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Southwestern Australia is unique as it contains the world`s most nutrient-impoverished soils, experiences a prolonged-summer period and the vegetation is extremely fire-prone. It is also world-renowned for its relative high level of flora biodiversity. This book focuses on the diverse range of morphological and physiological adaptations evolved by the flora to survive in the harsh Mediterranean-type climate.

Virus Ecology and Disturbances: Impact of Environmental Disruption on the Viruses of Microorganisms

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Book Series: Frontiers Research Topics ISSN: 16648714 ISBN: 9782889194483 Year: Pages: 94 DOI: 10.3389/978-2-88919-448-3 Language: English
Publisher: Frontiers Media SA
Subject: Microbiology --- Science (General)
Added to DOAB on : 2016-02-05 17:24:33
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Viruses infect numerous microorganisms including, predominantly, Bacteria (bacteriophages or phages) but also Archaea, Protists, and Fungi. They are the most abundant and ubiquitous biological entities on Earth and are important drivers of ecosystem functioning. Little is known, however, about the vast majority of these viruses of microorganisms, or VoMs. Modern techniques such as metagenomics have enabled the discovery and description of more presumptive VoMs than ever before, but also have exposed gaps in our understanding of VoM ecology. Exploring the ecology of these viruses – which is how they interact with host organisms, the abiotic environment, larger organisms, and even other viruses across a variety of environments and conditions – is the next frontier. Integration of a growing molecular understanding of VoMs with ecological studies will expand our knowledge of ecosystem dynamics. Ecology can be studied at multiple levels including individual organisms, populations, communities, whole ecosystems, and the entire biosphere. Ecology additionally can consider normal, equilibrium conditions or instead perturbations. Perturbations are of particular interest because measuring the effect of disturbances on VoM-associated communities provides important windows into how VoMs contribute to ecosystem dynamics. These disturbances in turn can be studied through in vitro, in vivo, and in situ experimentation, measuring responses by VoM-associated communities to changes in nutrient availability, stress, physical disruption, seasonality, etc., and could apply to studies at all ecological levels. These are considered here across diverse systems and environments.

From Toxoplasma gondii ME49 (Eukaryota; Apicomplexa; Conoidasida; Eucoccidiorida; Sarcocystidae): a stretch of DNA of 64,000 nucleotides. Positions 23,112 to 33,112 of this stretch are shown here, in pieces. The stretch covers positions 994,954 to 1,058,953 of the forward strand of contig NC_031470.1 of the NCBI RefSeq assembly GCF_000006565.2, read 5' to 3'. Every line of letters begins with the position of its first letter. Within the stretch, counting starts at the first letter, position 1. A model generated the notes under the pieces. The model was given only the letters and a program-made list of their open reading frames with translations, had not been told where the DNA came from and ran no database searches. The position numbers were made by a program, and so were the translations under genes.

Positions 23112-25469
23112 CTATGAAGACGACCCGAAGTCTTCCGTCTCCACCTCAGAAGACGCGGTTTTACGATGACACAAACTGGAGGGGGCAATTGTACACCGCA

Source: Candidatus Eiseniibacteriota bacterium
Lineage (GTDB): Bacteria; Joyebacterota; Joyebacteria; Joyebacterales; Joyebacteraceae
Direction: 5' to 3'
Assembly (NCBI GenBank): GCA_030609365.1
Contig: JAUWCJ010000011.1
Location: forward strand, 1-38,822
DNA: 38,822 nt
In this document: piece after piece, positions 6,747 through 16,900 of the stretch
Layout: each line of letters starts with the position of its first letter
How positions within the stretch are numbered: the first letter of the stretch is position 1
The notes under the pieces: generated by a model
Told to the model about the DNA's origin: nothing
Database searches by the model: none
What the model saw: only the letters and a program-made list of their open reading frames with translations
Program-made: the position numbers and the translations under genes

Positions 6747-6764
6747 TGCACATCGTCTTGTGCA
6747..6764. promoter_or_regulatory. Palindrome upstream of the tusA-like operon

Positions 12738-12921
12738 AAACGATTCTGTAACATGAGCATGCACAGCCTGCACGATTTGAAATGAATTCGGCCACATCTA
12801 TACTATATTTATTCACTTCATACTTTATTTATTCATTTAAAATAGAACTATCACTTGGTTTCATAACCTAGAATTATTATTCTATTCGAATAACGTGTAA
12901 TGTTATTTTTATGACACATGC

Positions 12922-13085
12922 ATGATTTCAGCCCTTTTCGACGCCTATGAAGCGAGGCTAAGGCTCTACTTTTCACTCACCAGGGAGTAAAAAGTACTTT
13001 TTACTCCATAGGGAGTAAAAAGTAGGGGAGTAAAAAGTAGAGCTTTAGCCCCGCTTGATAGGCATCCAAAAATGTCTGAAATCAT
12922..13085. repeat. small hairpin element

De la genèse de la langue à Internet

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ISBN: 9783034317986 9783035307016 9783035397833 Year: DOI: 10.3726/9783035307016 Language: French
Publisher: Peter Lang International Academic Publishing Group Grant: Knowledge Unlatched - 103676
Subject: Linguistics
Added to DOAB on : 2019-04-24 11:21:03
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Ce recueil d’articles regroupe une sélection des communications présentées au colloque international et pluridisciplinaire tenu à Oxford en janvier 2013, que complètent quelques contributions d’éminents chercheurs sur l’évolution du français, depuis ses origines jusqu’à ses développements liés à l’influence d’Internet. Les auteurs de ce volume s’intéressent à la langue française sous toutes ses formes et dans toutes ses représentations, dans le cinéma ou dans la littérature, et l’abordent aussi bien à travers sa syntaxe, son lexique, sa phonologie, que dans ses modalités orales ou écrites. De la rencontre de ces différents éclairages émerge un portrait de la langue française du XXIe siècle, telle qu’elle est étudiée actuellement, dans les recherches, dans ses modes d’écriture contemporains, sur les terrains plurilingues de différentes villes.